The Assertion above assumes that the breaking of bread was during the daytime of the first day of the week. However, the passage also states that Paul spoke until midnight. That makes it more likely that the meal took place later in the evening. If the meal began after sunset, then this would mean that they broke bread the evening of the first day, and that Paul then departed "on the morrow" (in the morning) but still on the first day of the week. This interpretation also results in only four days between Unleavened Bread and Paul's arrival in Troas and therefore conflicts with the Assertion's timeline of events. Paul's Sabbath Day

Five Days

It is also uncertain whether the "five days" referred to in Acts 20:6 is describing five days from the last day of Unleavened Bread, or five days of the actual journey. Several Bible Commentaries admit that the journey from Philippi to Troas could be accomplished in two days, which Paul apparently did in Acts 16:11[1]. However it is also possible that the journey by sailboat did actually take five days. This could have been due to adverse winds or storms that slowed their progress down to only twenty-eight miles per day instead of the typical seventy miles per day that they achieved later in the journey.

The original Greek of Acts 20:6 also seems to emphasise that the "five days" refers to the length of the journey and not the time from the last day of Unleavened Bread. The Greek word translated into English as "in" (from "in five days")is achri(ἄχρι), Strong's Number G891. This word implies a termination of time, often translated as "until" or "unto", not "after" or "over" five days from a specific time. The sentence structure in Greek is also a bit different than the King James translation:

ἡμεῖς δὲ ἐξεπλεύσαμεν μετὰ τὰς ἡμέρας τῶν ἀζύμων ἀπὸ Φιλίππων καὶ ἤλθομεν πρὸς αὐτοὺς εἰς τὴν Τρῳάδα ἄχρις ἡμερῶν πέντε, οὗ διετρίψαμεν ἡμέρας ἑπτά. (Acts 20:6, GNT)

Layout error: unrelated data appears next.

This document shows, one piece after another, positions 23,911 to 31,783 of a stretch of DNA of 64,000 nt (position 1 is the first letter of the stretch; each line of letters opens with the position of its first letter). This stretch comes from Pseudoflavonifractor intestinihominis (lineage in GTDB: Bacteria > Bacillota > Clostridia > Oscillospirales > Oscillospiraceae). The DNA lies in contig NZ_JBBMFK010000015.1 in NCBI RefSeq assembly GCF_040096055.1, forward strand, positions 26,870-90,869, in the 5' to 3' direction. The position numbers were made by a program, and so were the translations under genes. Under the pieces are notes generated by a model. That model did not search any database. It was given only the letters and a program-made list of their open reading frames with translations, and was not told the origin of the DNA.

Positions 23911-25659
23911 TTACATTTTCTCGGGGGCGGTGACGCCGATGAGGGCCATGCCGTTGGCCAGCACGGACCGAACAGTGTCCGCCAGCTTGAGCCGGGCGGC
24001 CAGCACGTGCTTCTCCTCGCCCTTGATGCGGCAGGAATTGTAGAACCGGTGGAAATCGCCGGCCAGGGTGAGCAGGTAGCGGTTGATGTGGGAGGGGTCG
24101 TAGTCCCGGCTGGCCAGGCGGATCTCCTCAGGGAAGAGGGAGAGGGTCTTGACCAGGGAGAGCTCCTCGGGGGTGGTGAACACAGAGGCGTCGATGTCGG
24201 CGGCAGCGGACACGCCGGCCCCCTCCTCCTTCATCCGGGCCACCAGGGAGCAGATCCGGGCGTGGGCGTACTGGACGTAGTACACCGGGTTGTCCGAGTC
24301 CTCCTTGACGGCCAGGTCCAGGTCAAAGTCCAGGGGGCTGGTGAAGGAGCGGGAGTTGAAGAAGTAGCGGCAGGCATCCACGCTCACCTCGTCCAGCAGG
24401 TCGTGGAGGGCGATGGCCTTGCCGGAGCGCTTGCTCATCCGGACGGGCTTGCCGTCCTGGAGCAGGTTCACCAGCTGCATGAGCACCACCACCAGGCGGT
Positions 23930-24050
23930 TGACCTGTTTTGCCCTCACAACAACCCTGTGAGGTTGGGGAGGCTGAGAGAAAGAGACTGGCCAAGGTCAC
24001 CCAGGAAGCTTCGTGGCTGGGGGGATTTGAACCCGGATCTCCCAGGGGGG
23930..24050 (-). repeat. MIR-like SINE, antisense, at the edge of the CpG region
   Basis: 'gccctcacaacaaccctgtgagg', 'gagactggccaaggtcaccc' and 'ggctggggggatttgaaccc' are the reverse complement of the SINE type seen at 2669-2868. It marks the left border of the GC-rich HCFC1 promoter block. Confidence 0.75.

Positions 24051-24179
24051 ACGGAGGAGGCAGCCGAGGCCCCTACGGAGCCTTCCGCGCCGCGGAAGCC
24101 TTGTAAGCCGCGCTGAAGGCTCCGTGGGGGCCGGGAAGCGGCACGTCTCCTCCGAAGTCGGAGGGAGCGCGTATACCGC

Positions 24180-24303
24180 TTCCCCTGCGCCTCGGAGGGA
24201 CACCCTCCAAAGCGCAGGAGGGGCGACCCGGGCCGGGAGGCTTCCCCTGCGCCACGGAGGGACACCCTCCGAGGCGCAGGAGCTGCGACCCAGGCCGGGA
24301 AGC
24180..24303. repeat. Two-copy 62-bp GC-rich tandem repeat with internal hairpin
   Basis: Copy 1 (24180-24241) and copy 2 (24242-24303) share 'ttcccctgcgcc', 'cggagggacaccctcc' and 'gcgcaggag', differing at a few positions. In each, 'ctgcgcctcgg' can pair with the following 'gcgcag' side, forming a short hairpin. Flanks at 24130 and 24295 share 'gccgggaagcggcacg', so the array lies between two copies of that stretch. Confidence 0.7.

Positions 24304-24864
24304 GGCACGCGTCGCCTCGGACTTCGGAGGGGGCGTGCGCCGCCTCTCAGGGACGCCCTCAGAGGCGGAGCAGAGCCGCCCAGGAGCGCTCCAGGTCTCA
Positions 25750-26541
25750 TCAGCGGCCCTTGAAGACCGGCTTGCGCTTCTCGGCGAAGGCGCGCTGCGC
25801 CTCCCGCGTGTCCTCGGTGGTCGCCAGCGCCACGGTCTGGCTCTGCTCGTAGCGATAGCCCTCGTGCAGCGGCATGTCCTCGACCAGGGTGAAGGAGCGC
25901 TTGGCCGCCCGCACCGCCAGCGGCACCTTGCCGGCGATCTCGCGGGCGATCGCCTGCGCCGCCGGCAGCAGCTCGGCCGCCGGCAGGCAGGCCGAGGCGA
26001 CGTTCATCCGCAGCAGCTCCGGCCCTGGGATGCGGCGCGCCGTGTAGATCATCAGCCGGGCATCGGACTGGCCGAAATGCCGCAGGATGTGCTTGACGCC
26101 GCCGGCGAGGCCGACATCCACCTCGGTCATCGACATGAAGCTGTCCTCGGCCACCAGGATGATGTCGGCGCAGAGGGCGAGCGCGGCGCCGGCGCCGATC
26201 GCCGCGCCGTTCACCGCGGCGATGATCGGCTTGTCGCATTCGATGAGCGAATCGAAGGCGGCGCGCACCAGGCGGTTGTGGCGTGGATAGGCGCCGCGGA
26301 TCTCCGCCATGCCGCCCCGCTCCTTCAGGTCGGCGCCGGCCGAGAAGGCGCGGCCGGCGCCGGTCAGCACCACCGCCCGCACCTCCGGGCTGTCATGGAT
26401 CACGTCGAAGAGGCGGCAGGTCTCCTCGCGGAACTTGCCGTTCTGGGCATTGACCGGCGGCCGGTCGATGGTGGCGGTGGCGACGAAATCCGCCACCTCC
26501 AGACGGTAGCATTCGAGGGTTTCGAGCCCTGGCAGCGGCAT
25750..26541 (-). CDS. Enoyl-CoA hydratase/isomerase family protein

Using the same words from the KJV but arranged as above, it reads as:

And we sailed away after the days of unleavened bread from Philippi, and came unto them to Troas in five days, where we abode seven days.

So it's very possible that the "five days" here describes the length of the journey and not the length of time from the Days of Unleavened Bread. Since the passage does not describe exactly what day they departed from Philippi (only sometime "after" the Days of Unleavened Bread), the five day journey could have started several days afterwards. For example, if Passover fell on a Monday, Paul could have taken one day on the 22nd to prepare for the journey before departing. See the example below: Pauls Journey 5.webp

See Also

Paul's Third Missionary Journey


  1. Robertson's Word Pictures of the New Testament, Acts 20:6

Pinpointed Lunar Sabbaths
Abib 15 in Egypt The First Week of Manna The Last Day in Rephidim
The Law of the Leper The Consecration of Aaron and his Sons Esther 9
The Feast of Tabernacles The Wave Sheaf Offering Passover in Gilgal
Marching Around Jericho The Dedication of Solomon's Temple Hezekiah's Cleansing of the Temple
The Healing at the Pool Healing of the Blind Man Paul's Journey to Troas
The Crucifixion Week Siege of Jerusalem Christ the Firstfruits